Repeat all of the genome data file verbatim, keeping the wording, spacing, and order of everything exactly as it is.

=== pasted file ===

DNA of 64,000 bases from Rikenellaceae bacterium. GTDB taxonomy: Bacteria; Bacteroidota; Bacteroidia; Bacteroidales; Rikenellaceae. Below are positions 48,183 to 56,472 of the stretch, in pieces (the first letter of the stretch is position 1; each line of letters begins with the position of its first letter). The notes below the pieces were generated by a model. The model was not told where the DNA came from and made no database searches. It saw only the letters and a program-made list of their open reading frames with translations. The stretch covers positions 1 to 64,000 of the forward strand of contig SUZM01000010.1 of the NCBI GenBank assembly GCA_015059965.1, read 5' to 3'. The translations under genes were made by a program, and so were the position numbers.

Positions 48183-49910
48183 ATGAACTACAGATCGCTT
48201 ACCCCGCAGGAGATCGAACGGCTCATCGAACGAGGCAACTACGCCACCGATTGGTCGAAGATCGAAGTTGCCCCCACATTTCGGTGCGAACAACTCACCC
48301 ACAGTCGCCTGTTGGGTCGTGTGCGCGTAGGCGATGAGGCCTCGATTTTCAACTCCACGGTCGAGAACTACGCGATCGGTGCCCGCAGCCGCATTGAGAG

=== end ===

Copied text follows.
DNA of 64,000 bases from Rikenellaceae bacterium. GTDB taxonomy: Bacteria; Bacteroidota; Bacteroidia; Bacteroidales; Rikenellaceae. Below are positions 48,183 to 56,472 of the stretch, in pieces (the first letter of the stretch is position 1; each line of letters begins with the position of its first letter). The notes below the pieces were generated by a model. The model was not told where the DNA came from and made no database searches. It saw only the letters and a program-made list of their open reading frames with translations. The stretch covers positions 1 to 64,000 of the forward strand of contig SUZM01000010.1 of the NCBI GenBank assembly GCA_015059965.1, read 5' to 3'. The translations under genes were made by a program, and so were the position numbers.

Positions 48183-49910
48183 ATGAACTACAGATCGCTT
48201 ACCCCGCAGGAGATCGAACGGCTCATCGAACGAGGCAACTACGCCACCGATTGGTCGAAGATCGAAGTTGCCCCCACATTTCGGTGCGAACAACTCACCC
48301 ACAGTCGCCTGTTGGGTCGTGTGCGCGTAGGCGATGAGGCCTCGATTTTCAACTCCACGGTCGAGAACTACGCGATCGGTGCCCGCAGCCGCATTGAGAG